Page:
A very big Withdrawal   

Directed by Noel Black

Starring Donald Sutherland, Brooke Adams, Paul Mazursky

Released September 28th, 1979

Rated PG

We aren’t given much of a backstory on the man with the wry smile, but it may be fair to consider Reese (Donald Sutherland) a community organizer. At the moment he finds himself organizing the robbery of a community bank. It takes some convincing for his pal Norman (Paul Mazursky) to agree to help him, but not too much convincing. Norman is a put-upon middle-aged man, he of the overbearing offscreen wife. This sad sack is described as having a computer brain, which in the late 1970s means he builds an erector set to illustrate how they could relieve the financial institution of its money. 

Why exactly would Norman agree so easily to help Reese rob a bank? How long have they been friends? What other jobs has Reese pulled in the past? We aren’t privy to any of this information. The screenplay decides to jump right into the planning of the heist. Reese’s idea is to pose as a worker during the bank’s construction and steal blueprints for the bank. Then he and Norman can plan the perfect break-in. Reese is successful, but as he’s leaving with the plans, his picture is taken by Stacey (Brooke Adams), an advertising photographer who wants to use Reese’s picture on a billboard to promote the completion of the bank’s construction.

In his quest to have the pictures of him destroyed, Reese gets closer to, and falls for, Stacey. He tells her he is an earthquake inspector. She doesn’t believe him. The budding romance between these two is easy to root for, as they both seem like people delightfully left of center. Complicating matters is Stacey’s ex-boyfriend, Peter (Allan Kolman), who won’t accept that their relationship is over. These days we would rightfully call this man abusive, but in 1979 he is regarded as little more than an annoyance for Stacey and Reese to deal with. 

Saying she needs her space – a relatively new concept in the ‘70s – Norman’s wife kicks him out of the house. This is when we meet the film’s strangest character, Marie (Leigh Hamilton). As Norman’s new love interest, I suppose Marie is supposed to be comedic relief, but I found the character grating and the whole subplot irksome. After much build up, Reese and Norman are finally ready to rob the bank. The result is unfortunately underwhelming, but reinforces the notion that this is secretly a wacky love story and not really a heist film. 

Paul Mazursky, a noted screenwriter and director himself, elevates the role of Norman with every look, nod, and exhausted sigh, easily making him the most interesting character in the film. Stacey is a photographer loaded with charm thanks to the talents of Brooke Adams. Her performance here contains shades of Margot Kidder’s plucky reporter Lois Lane in the previous year’s Superman. Donald Sutherland plays Reese like he’s the cat who ate the canary. He’s effortlessly cool and ready to scam anyone at a moment’s notice. He may be a con man, but the film treats him like it would be a crime if he didn’t try to rip people off.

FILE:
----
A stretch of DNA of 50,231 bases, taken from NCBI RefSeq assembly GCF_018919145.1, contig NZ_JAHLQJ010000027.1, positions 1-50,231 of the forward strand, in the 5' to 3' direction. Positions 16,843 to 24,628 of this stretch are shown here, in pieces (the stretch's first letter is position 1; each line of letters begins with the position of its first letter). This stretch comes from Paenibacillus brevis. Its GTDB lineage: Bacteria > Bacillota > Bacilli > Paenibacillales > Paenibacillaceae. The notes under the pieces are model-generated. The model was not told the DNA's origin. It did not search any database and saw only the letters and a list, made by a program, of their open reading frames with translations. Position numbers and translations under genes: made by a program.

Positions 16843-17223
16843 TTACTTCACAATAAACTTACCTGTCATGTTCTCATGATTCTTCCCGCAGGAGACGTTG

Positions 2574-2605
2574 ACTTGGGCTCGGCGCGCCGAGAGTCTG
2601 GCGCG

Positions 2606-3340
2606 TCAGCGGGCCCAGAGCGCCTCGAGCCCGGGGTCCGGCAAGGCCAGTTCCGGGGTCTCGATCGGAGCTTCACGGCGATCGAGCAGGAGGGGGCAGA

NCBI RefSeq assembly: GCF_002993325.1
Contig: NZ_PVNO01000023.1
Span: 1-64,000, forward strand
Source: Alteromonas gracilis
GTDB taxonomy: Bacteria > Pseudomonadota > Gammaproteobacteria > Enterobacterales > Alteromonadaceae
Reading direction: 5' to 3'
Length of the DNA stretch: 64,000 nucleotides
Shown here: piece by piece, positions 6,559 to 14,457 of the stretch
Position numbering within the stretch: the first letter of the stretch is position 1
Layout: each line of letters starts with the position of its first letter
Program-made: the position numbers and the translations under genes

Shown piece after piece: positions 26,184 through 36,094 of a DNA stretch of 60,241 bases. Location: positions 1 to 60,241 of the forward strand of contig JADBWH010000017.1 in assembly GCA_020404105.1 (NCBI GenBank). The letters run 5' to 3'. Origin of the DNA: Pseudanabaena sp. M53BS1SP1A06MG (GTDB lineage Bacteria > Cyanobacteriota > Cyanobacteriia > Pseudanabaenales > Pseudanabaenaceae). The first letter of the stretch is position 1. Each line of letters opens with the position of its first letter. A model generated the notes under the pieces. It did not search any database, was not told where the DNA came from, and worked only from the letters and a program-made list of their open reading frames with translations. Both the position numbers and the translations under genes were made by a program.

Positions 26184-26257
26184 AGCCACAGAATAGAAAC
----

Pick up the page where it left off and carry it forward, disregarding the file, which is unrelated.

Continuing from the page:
I love the fact that at one point a character has a cold. It has no real bearing on the plot. It’s just something that happens in life. Sometimes you have a cold while you’re going about your regular work week. More films should incorporate illness without it being a major plot point. One of the only other movies to do this that springs to mind is Spielberg’s excellent Bridge of Spies.

A Man, a Woman, and a Bank is an easygoing movie that bets you’ll enjoy spending time with the characters of Reese, Norman, and Stacey. The cars, the fashion, and even the simple shots of the city have aged into a perfect time capsule of late 1970s life. It’s the kind of film that invites you to take a leisurely boat ride while a soft rock song plays over a sunset. I predict a resurgence in appreciation for films like this. Fun movies for grown-ups that don’t involve superpowers or shared universes. Bill Conti’s score is perhaps too busy, but I suppose that’s par for the course for Bill Conti. 

As you would expect, the colors really pop on Kino Lorber’s Blu-ray release. The film looks and sounds great, and the disc features an insightful commentary from producer Peter Samuelson and director Noel Black. They tell us that a number of scenes featured improvised dialogue and that some theaters at the time were not able to spell out the film’s full title on their marquees, as it contains seven occurrences of the letter A.